In my frustration I remembered having to support my children building miniature gardens in seed trays for local annual garden shows.
So out came a mirror (used as a lake in seed trays) and on went some fruit, vegetables and props. First shots were indoors but in natural light with much rearranging of the scenes and the start of creating  stories that one might tell children to encourage them to eat healthily. Not convinced that I had hit the mark I waited a couple of days and early one morning felt inspired to try shooting outside in the garden.
I ended up running two storylines, one about a family of bears having a tea party with mushroom stools and table and one about two children reading by a lake with an option to add in postman pat at one end of the lake. I was most proud of the grapes I sliced and opened up to make lily flowers on the lake. I liked their reflections, as if on water. The pontoon onto the lake was a late addition of carrot and cheese sticks.
Hopefully I achieved 1. food items as flowers and trees 2. healthy food items (although I might have inadvertently encouraged playing with food) 3. a little fun and artistry 4. some energy (mainly mine in setting it up!) as reading as an activity was not the best choice but I was constrained by the toys available 5. energy in that things were happening in the scenes…ducks swimming on the lake as well as reading and postman pat delivering….teddy bears laying a table and giving presents and reading the guardian…. and 6. fun…this specification will depend on feedback from others!
Ultimately I had fun and got carried away….spending quite a long time with shopping and experimenting and setting up scenes but I think only a little more than a couple of hours taking the pictures. However in retrospect I failed the brief with the complexity I added to the production and the time it took especially when processing and late delivery are taken into account. The processing and delivery were delayed by other course deadlines and personal activities which took priority. Lessons well learned for future assignments during the course in addition to commissions I might be lucky enough to be given outside the course.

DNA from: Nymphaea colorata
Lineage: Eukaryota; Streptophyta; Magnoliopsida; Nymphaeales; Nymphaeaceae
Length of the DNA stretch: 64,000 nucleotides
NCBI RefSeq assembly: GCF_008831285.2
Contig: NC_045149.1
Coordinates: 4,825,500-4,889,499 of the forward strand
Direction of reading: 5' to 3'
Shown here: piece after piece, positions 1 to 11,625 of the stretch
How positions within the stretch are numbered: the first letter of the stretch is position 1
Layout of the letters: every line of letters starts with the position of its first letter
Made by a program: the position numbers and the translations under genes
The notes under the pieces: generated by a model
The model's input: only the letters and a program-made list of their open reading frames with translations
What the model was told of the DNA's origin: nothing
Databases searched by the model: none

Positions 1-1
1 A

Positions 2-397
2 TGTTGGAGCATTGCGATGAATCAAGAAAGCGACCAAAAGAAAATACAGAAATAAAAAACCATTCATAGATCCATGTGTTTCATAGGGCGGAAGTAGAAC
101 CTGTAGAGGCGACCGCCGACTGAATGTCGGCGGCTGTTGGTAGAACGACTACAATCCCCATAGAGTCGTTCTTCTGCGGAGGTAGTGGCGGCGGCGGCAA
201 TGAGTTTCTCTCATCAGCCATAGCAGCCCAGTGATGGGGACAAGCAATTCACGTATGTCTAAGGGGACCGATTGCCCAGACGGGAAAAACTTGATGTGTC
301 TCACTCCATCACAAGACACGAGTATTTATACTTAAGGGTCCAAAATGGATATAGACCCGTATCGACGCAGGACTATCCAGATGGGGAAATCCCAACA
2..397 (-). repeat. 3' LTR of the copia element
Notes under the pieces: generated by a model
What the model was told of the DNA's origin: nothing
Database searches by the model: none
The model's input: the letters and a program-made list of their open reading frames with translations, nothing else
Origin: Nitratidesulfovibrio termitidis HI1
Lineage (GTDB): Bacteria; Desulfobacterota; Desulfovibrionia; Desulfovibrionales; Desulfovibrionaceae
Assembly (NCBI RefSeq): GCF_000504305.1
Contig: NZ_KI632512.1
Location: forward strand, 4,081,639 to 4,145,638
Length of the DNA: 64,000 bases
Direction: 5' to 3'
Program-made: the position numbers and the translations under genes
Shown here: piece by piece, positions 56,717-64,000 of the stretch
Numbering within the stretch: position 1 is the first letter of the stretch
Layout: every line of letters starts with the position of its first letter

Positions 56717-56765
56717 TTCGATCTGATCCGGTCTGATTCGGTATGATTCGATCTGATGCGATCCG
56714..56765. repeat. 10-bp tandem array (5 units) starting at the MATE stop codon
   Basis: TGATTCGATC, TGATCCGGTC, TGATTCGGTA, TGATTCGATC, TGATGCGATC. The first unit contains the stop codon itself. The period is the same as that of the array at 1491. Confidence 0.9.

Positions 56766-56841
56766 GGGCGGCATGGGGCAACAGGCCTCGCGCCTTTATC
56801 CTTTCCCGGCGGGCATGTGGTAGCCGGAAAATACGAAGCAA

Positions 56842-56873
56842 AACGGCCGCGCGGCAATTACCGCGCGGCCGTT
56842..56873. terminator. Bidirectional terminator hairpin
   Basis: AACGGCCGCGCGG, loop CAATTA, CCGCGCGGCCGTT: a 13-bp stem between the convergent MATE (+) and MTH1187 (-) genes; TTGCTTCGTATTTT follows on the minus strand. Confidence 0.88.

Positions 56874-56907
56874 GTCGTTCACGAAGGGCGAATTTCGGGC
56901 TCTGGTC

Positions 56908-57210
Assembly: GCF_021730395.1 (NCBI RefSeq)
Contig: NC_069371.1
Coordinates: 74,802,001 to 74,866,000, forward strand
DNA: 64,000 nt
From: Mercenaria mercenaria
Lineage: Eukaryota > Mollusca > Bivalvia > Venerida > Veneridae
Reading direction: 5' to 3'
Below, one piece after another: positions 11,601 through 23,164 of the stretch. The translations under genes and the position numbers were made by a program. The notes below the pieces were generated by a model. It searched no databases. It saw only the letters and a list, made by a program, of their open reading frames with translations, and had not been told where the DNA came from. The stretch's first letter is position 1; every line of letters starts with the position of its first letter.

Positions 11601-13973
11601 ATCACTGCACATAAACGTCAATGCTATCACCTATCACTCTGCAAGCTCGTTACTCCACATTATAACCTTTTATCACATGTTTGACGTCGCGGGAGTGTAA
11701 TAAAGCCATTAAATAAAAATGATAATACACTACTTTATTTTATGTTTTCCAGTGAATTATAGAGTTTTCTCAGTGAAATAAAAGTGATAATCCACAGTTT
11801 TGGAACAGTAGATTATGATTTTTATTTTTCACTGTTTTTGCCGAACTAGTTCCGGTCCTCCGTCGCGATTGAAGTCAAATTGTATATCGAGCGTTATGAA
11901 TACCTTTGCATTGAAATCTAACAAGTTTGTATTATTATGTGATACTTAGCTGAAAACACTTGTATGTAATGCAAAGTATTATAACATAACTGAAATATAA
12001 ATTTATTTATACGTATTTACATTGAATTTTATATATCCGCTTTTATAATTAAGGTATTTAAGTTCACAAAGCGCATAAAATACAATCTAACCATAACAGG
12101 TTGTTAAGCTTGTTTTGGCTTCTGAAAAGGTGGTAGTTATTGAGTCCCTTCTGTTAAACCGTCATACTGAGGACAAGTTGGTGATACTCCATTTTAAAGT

In processing the images I worked in Lightroom and moved onto Photoshop to try out recently acquired skills in masking out the background. This worked better for the mushroom and broccoli tree images but appeared odd for the others so they were left as they were with background grass and patio table included. My aim in trying this was to present the images as if floating on the white page of this post as one might see an image in a book for young children. Feedback and advice are welcome!